December 20, 2005
IRS Warns of Questionable Deductions for Donated Vehicles
WASHINGTON - Internal Revenue Service officials announced today that the IRS will not recognize certain deductions that taxpayers may be claiming relating to donated vehicles sold at auction.
IRS officials took this step after becoming aware of questionable practices that have surfaced recently. Some charities have sold donated vehicles at auction and claimed that the sales are to needy individuals at prices significantly below fair market value. By doing so, these charities have claimed that the sales trigger an exception to the general rule that the deduction allowed to the donor is limited to the proceeds from the charity’s sale.
The IRS’ position is that vehicles sold at auction are not sold at prices significantly below fair market value. Therefore, the IRS will not treat vehicles sold at auction as qualifying for the exception for sales to needy individuals at prices below fair market value.
If a charity sells a donated vehicle at auction, the IRS will not accept as substantiation an acknowledgment from the charity stating that the vehicle is to be transferred to a needy individual for significantly below fair market value (Box 5b on IRS Form 1098-C). In such cases, the donor may claim a deduction of more than $500 only to the extent that the gross proceeds from the sale exceed that amount and the donor substantiates the contribution with an acknowledgment from the charity that indicates the gross proceeds from the sale (Box 4c on IRS Form 1098-C).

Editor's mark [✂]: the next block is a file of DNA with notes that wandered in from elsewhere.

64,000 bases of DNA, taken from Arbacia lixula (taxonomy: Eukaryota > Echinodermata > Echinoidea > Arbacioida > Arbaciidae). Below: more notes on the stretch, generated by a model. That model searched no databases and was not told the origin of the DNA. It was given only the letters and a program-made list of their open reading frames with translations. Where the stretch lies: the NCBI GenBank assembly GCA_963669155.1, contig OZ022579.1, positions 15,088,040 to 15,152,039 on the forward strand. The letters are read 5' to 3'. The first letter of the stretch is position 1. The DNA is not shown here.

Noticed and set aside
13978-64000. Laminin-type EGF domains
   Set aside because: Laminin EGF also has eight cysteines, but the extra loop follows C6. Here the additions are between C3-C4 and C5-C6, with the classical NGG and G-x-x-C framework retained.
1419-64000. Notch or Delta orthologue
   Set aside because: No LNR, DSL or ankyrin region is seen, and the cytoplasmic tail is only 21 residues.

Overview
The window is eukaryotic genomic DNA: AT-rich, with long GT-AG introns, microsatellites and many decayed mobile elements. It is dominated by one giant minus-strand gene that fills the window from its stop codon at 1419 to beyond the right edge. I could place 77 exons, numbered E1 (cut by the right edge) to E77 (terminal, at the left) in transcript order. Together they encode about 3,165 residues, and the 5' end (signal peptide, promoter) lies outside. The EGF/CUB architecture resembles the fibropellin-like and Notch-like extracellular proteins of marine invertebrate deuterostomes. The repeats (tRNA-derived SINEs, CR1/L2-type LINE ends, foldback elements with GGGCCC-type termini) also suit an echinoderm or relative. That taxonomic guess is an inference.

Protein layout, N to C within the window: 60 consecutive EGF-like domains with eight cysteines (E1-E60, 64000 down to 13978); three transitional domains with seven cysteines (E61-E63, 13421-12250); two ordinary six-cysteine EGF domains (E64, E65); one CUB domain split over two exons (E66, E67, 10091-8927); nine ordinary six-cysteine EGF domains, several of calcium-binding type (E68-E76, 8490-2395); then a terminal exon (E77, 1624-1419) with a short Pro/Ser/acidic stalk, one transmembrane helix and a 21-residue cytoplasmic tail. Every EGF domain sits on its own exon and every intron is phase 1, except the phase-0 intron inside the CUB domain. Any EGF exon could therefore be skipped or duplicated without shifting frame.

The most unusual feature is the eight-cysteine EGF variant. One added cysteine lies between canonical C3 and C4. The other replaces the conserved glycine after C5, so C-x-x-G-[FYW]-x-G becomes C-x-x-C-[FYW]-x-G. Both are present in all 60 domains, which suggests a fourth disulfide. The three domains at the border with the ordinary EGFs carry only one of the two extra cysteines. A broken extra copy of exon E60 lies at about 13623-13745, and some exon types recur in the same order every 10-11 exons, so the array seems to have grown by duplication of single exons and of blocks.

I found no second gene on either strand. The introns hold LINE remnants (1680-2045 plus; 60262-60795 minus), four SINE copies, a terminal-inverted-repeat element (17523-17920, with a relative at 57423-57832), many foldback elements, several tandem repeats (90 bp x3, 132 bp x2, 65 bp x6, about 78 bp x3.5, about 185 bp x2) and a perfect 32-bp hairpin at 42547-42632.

The rules for determining the amount that a donor may deduct for a charitable contribution of a qualified vehicle, including an automobile, with a claimed value of more than $500 changed at the beginning of 2005 as a result of the American Jobs Creation Act of 2004. In general, that Act limits a donor’s deduction to the amount of the gross proceeds from the charity’s sale of the vehicle.
Under an exception to this general rule, a donor may be eligible to claim a fair market value deduction if the vehicle is sold at a price significantly below fair market value to a needy individual, in direct furtherance of a charitable purpose of the recipient organization of relieving the poor and distressed or the underprivileged who are in need of a means of transportation. In this case, the charity provides to the donor an acknowledgment indicating that the donor may claim a fair market value deduction for the vehicle.
Because this exception does not apply to sales at auction, a charity may be subject to penalties under sections 6701 and 6720 of the Internal Revenue Code if the charity sells a donated vehicle at auction and provides to the donor an acknowledgment that indicates anything other than the deduction may not exceed the gross proceeds from the sale.
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